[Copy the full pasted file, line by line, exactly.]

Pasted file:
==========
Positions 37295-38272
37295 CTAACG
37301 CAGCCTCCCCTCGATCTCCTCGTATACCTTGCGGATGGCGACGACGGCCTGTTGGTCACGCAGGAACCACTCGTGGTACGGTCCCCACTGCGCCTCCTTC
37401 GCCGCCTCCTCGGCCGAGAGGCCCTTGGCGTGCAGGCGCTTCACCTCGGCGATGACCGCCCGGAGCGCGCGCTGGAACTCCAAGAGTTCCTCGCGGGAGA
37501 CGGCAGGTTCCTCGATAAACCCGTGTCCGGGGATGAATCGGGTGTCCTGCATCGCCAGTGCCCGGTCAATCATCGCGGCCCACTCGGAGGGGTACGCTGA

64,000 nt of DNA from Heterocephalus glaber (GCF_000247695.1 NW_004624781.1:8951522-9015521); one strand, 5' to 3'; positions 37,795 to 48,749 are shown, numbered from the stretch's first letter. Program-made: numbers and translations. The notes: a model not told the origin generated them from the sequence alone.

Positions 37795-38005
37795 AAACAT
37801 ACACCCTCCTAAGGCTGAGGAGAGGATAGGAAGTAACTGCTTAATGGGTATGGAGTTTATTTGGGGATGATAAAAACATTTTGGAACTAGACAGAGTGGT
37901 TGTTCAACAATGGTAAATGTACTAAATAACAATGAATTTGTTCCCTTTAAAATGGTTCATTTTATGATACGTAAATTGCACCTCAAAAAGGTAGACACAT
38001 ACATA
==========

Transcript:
Positions 37295-38272
37295 CTAACG
37301 CAGCCTCCCCTCGATCTCCTCGTATACCTTGCGGATGGCGACGACGGCCTGTTGGTCACGCAGGAACCACTCGTGGTACGGTCCCCACTGCGCCTCCTTC
37401 GCCGCCTCCTCGGCCGAGAGGCCCTTGGCGTGCAGGCGCTTCACCTCGGCGATGACCGCCCGGAGCGCGCGCTGGAACTCCAAGAGTTCCTCGCGGGAGA
37501 CGGCAGGTTCCTCGATAAACCCGTGTCCGGGGATGAATCGGGTGTCCTGCATCGCCAGTGCCCGGTCAATCATCGCGGCCCACTCGGAGGGGTACGCTGA

64,000 nt of DNA from Heterocephalus glaber (GCF_000247695.1 NW_004624781.1:8951522-9015521); one strand, 5' to 3'; positions 37,795 to 48,749 are shown, numbered from the stretch's first letter. Program-made: numbers and translations. The notes: a model not told the origin generated them from the sequence alone.

Positions 37795-38005
37795 AAACAT
37801 ACACCCTCCTAAGGCTGAGGAGAGGATAGGAAGTAACTGCTTAATGGGTATGGAGTTTATTTGGGGATGATAAAAACATTTTGGAACTAGACAGAGTGGT
37901 TGTTCAACAATGGTAAATGTACTAAATAACAATGAATTTGTTCCCTTTAAAATGGTTCATTTTATGATACGTAAATTGCACCTCAAAAAGGTAGACACAT
38001 ACATA